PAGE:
On safety, Widlake says that Murray & Roberts Cementation has traditionally been a leader in the industry, a position which it still holds. “Based on our analysis of annual reports, our record is certainly on a par and in some instances better than the mining houses,” he points out. “We believe, in fact, that the systems we have in place to manage safety on projects cannot be equalled. We actually have clients who adopt our entire model.”
Widlake stresses that Murray & Roberts Cementation cannot handle all aspects of the bigger projects. “If you look at megaproject shaft projects, there are areas where you do need the special skills that EPCM consultants typically bring. We do offer a design-build service on certain projects, an example being the Asis Far West Shaft at the Kombat copper mine in Namibia. On this project – completed in 2004 – we provided an all-in-one service encompassing the design, sinking and equipping of 750m deep prospect shaft.”
According to Widlake, there are huge advantages to clients and their EPCM consultants in bringing Murray & Roberts Cementation into contracts early. “We like to integrate with the rest of the team as early as possible, as we believe we can add a great deal of value when a project is still in the design phase. We can advise on the practicality of designs, we can suggest time or cost-saving alternatives and we can give the client a better handle on costs than he would normally receive,” he says. “We can also contribute to ensuring that temporary works are integrated into the project in the optimum fashion – frequently these works can become part of the permanent configuration.”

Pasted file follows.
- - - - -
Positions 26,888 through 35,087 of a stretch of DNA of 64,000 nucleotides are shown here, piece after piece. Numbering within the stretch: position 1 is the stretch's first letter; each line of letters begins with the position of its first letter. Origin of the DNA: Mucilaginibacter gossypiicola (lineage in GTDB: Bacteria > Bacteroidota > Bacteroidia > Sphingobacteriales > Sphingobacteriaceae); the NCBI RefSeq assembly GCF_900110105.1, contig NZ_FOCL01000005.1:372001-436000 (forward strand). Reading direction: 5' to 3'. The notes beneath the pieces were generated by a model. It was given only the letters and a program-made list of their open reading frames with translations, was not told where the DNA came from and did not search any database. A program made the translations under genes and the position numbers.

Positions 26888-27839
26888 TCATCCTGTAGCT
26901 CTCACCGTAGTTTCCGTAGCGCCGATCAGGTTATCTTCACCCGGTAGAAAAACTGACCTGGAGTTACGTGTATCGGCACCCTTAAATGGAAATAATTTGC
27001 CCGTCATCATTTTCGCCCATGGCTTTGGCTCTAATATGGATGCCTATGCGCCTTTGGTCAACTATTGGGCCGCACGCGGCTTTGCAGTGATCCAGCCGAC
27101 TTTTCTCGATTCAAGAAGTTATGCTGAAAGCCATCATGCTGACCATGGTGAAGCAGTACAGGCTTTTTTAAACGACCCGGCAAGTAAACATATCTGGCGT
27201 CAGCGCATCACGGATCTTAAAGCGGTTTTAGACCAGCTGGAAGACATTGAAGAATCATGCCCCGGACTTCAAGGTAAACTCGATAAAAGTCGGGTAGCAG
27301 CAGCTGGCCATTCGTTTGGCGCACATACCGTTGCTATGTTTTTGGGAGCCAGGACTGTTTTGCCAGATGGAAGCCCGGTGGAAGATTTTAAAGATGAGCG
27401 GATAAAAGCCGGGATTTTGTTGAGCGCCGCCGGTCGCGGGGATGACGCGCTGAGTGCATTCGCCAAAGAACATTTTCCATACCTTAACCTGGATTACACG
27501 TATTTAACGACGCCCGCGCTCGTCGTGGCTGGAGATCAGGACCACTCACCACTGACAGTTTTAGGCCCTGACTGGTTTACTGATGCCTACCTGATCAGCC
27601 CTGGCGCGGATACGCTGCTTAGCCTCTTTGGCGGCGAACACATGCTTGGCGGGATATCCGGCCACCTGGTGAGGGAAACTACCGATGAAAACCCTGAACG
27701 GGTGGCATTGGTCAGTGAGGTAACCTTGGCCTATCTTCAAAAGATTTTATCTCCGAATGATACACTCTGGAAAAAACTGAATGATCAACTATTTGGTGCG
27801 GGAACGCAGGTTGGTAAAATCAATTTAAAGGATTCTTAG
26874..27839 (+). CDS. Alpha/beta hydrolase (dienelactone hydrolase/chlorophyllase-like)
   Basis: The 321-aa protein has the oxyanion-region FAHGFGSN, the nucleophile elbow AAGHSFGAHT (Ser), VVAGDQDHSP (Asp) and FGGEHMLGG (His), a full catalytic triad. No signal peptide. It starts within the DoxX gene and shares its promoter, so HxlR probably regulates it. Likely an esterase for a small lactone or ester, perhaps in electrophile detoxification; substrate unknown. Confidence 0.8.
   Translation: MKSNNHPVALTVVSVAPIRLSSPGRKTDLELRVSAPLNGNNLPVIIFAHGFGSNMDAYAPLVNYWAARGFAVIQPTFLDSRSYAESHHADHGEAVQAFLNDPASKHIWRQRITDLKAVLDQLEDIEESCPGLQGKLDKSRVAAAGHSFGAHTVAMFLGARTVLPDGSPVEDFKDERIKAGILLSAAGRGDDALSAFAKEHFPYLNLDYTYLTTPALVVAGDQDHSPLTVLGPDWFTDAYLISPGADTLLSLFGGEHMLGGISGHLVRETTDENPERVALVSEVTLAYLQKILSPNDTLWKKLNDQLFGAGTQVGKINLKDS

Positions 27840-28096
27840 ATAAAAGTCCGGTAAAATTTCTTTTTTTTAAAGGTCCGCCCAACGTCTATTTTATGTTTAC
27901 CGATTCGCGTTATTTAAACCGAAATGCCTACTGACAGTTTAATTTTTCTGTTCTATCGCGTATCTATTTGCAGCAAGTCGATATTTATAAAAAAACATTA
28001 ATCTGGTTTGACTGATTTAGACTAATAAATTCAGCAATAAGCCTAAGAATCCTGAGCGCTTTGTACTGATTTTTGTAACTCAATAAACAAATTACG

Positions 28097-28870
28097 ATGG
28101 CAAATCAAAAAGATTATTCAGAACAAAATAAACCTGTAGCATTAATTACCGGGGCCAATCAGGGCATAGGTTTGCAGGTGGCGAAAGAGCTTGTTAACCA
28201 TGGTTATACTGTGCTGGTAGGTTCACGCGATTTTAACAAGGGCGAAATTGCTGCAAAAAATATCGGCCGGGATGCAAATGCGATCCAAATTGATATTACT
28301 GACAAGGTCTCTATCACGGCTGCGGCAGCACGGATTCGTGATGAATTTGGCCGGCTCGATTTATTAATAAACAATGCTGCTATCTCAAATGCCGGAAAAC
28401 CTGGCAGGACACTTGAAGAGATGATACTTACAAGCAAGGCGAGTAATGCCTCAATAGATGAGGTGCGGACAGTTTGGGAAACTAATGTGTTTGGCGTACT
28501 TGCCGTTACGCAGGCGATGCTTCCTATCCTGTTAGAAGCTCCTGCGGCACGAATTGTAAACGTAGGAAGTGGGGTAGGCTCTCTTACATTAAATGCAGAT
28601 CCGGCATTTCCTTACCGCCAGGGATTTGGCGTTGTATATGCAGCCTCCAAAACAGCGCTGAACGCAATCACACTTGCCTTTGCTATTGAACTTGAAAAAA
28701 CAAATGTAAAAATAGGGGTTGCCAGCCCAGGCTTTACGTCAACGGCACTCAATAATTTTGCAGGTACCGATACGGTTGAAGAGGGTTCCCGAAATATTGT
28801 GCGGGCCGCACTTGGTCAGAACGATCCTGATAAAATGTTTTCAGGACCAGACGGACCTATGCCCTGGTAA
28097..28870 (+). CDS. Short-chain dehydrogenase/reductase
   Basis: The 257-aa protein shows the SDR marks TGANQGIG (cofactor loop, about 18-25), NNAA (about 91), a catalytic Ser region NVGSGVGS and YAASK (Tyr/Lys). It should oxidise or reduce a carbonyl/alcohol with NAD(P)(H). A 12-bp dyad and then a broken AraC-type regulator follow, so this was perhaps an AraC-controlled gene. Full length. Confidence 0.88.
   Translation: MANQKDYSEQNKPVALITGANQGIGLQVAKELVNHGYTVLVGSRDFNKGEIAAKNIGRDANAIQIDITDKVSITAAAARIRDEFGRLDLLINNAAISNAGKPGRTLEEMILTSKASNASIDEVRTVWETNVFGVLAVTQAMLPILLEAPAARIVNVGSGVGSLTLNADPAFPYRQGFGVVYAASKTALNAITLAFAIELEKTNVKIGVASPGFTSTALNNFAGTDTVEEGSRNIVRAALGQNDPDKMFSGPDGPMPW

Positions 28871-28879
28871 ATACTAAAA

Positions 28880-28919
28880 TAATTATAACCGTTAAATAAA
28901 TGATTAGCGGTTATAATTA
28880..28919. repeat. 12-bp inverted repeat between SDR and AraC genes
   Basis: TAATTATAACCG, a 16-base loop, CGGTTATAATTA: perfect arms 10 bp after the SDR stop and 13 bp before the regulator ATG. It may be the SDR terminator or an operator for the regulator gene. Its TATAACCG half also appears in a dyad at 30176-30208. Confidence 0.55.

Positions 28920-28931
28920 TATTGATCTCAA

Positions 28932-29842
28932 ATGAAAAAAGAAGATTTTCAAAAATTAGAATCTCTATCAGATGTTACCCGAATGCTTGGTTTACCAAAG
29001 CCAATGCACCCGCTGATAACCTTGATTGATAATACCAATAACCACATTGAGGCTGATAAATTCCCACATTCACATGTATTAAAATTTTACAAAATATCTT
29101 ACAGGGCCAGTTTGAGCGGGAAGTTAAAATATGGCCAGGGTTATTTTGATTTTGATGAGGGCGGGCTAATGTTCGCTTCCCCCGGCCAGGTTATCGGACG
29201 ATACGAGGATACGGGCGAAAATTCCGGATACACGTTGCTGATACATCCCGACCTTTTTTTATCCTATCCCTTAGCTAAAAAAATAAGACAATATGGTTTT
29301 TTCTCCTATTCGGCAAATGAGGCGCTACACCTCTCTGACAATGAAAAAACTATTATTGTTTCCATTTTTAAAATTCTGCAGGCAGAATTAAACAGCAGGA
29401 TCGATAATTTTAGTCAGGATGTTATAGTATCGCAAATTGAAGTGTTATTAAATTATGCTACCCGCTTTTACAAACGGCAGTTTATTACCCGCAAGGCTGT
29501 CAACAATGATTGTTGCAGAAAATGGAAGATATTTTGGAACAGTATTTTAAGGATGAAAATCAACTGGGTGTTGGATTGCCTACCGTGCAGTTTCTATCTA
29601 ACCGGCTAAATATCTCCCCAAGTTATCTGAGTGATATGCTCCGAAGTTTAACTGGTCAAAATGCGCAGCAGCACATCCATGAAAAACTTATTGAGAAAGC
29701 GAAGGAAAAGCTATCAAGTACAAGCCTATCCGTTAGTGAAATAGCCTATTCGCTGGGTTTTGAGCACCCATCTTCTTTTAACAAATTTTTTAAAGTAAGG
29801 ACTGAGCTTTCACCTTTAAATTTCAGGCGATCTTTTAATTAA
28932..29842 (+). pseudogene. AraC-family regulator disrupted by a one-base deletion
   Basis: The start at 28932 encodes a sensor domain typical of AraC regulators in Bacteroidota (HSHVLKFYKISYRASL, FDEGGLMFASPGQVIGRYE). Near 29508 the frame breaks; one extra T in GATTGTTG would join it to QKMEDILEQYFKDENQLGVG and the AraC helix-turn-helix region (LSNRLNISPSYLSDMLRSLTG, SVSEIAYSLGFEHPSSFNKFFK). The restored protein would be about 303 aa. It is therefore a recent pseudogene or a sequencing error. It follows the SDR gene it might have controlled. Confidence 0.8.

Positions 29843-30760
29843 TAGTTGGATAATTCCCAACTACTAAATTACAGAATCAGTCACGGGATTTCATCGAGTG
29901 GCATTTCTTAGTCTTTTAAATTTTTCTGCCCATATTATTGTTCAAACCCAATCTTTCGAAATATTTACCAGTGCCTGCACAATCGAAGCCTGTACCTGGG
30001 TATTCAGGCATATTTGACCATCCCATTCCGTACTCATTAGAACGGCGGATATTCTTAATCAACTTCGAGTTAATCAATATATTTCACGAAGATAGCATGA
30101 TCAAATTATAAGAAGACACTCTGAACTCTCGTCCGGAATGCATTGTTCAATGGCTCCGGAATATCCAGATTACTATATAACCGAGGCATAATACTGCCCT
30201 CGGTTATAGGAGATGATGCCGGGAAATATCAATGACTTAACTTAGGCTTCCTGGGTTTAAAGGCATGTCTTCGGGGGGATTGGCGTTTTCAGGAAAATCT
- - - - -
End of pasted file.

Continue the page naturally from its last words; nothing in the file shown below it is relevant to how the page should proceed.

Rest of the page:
Murray & Roberts Cementation has worked on exactly this basis with Wesizwe Platinum and TWP on the Frischgewaagd-Ledig project in the Pilanesberg area of the western Bushveld, being appointed as the preferred contract at an early stage and also participating in the bankable feasibility study. The project will have two vertical shafts to a depth of 950m and incorporate five operating levels.
Geographically, Murray & Roberts Cementation primarily operates in Africa, with the bulk of its current work being in South Africa itself. However, it does work closely with its sister companies overseas – Cementation Canada in North Bay, Ontario, Terracem in Chile and RUC Cementation Mining Contractors in Kalgoorlie in Australia – and has the ability to tackle projects anywhere in the world. “There is a great deal of liaison between these group companies, who all report to our mining cluster in London. We also, of course, have the ability to draw expertise from each organisation. For example, there are a couple of projects I’m looking at right now which will require longhole stoping. Our Australian colleagues from RUC Cementation Mining Contractors are particularly skilled in this area, so I will be involving them. The bottom line is that Murray & Roberts Cementation is a global organisation with skills appropriate to every type of mining and every type of geography,” he concludes.
Report by Arthur Tassell, Modern Mining